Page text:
Want a perfect cup of tea? These are the rules

That's not how you make tea, darling.
That's not how you make tea, darling.

THERE is now a right way and a wrong way to make tea.

And unless you're adding the milk first, you're not making your tea properly.

The British Standards Institution has released a guide to tea-making named, "Preparation Of A Liquor Of Tea For Use in Sensory Tests" - it is the definitive guide on making a cuppa.

The milk must be poured into the cup before the tea, which must then be brewed for six minutes.

These new rules will create a storm in a teacup for many on when you're meant to add milk to tea.

The BSI is world-renowned for creating the best standards for everything from watches, aviation and medical devices.

The Irish Independent reports that tea importer Edward Eisler has doubted the BSI's standards, particularly for exotic brews.

"They work for a strong builders' brew or breakfast tea, but six minutes is a long time, especially in the case of a Darjeeling blend which will go pretty astringent after about three minutes.

"Pouring the milk in first is certainly right in my experience, though, to avoid a separation of the flavour between the tea and the milk.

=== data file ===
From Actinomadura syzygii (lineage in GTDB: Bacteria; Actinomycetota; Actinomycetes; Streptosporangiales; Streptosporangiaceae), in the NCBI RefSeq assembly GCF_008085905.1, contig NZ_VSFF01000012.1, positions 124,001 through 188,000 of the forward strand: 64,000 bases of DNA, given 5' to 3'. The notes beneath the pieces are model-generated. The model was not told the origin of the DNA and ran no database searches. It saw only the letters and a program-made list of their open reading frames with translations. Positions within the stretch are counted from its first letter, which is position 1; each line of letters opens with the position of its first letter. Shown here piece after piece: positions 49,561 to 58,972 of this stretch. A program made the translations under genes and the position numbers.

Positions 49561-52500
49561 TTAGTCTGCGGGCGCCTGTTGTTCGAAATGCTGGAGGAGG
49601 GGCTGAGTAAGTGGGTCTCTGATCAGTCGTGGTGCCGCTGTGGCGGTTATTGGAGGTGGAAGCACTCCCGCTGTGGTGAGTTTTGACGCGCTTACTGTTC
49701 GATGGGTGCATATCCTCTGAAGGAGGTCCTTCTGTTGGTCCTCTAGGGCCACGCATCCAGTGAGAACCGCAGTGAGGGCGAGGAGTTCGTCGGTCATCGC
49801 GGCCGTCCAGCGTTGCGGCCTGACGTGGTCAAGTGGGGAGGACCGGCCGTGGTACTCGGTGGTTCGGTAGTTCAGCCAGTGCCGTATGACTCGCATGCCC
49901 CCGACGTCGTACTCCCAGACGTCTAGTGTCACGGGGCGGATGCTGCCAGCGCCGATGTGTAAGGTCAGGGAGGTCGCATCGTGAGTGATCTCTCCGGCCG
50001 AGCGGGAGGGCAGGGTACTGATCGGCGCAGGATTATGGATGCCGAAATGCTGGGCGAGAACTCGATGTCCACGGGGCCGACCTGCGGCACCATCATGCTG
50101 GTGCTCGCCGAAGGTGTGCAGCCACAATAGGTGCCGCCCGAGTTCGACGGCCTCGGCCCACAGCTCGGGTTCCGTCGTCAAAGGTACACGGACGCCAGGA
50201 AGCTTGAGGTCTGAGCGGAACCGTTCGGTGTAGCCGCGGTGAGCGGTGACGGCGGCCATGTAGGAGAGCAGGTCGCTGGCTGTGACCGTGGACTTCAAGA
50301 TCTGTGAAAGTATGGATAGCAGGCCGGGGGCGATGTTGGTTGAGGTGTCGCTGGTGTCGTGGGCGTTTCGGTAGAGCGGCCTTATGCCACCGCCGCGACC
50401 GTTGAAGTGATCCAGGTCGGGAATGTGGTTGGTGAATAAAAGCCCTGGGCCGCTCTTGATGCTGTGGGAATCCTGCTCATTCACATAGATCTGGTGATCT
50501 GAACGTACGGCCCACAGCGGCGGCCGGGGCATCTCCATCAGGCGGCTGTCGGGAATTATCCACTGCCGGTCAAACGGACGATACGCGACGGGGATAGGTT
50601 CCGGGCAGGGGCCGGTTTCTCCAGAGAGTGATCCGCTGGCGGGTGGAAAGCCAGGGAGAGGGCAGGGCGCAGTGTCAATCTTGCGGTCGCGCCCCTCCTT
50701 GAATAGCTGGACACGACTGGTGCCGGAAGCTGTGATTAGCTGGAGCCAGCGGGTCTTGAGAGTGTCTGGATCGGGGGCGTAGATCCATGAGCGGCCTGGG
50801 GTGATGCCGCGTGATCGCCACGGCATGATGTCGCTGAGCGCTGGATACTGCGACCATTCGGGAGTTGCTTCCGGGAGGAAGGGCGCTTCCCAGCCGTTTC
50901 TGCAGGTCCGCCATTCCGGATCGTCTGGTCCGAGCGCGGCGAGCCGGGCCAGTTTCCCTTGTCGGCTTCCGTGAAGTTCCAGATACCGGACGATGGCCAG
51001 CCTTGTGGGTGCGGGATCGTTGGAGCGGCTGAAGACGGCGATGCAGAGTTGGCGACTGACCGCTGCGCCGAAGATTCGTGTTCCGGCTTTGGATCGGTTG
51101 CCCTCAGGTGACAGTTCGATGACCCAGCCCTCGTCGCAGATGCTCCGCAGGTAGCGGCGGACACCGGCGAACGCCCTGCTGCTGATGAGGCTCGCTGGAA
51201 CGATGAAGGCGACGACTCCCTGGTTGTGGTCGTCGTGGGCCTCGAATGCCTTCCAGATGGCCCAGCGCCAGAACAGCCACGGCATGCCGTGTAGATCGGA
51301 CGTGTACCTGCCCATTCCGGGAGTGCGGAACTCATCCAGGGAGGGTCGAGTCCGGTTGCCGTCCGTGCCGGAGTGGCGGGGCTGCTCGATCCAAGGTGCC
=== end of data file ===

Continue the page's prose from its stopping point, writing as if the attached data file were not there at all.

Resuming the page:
"How much milk to put in is a question of personal taste."


Rules for making the perfect tea:

  • Teapot must be made of porcelain.
  • Two grams of tea per 100ml of water.
  • Temperature must not go beyond 85 degrees when served, but should be above 60 degrees for "optimum flavour and sensation".
  • The pot should measure between 74mm-78mm wide, and 83mm-87mm tall.
  • At least two teabags should be used in a small pot, four for a large one.

Topics:  editors picks entertainment lifestyle offbeat tea

Stay Connected

Update your news preferences and get the latest news delivered to your inbox.

Country Club becomes the centre of power

GENERATION: Nationals Parliamentary Secretary for Renewable Energy Ben Franklin, presenting the funding to the Club - General Manager Andrew Spice, Golf Director Ian Wingad, Chairman Peter Tomaros, Treasurer Anne Slater, and Director Tony Dahl.

Grant to Shore emergency centre

An evening of Muslim Sufi music with Tahir Qawwal

LOCAL: Canadian-born Tahir Qawwal.

Qawwali is a form of Sufi devotional music from Pakistan and India

Beauty and the Beast as a ballet

TROUPE: Dancers Elise Jacques and William Douglas.

By the Victorian State Ballet

Local Partners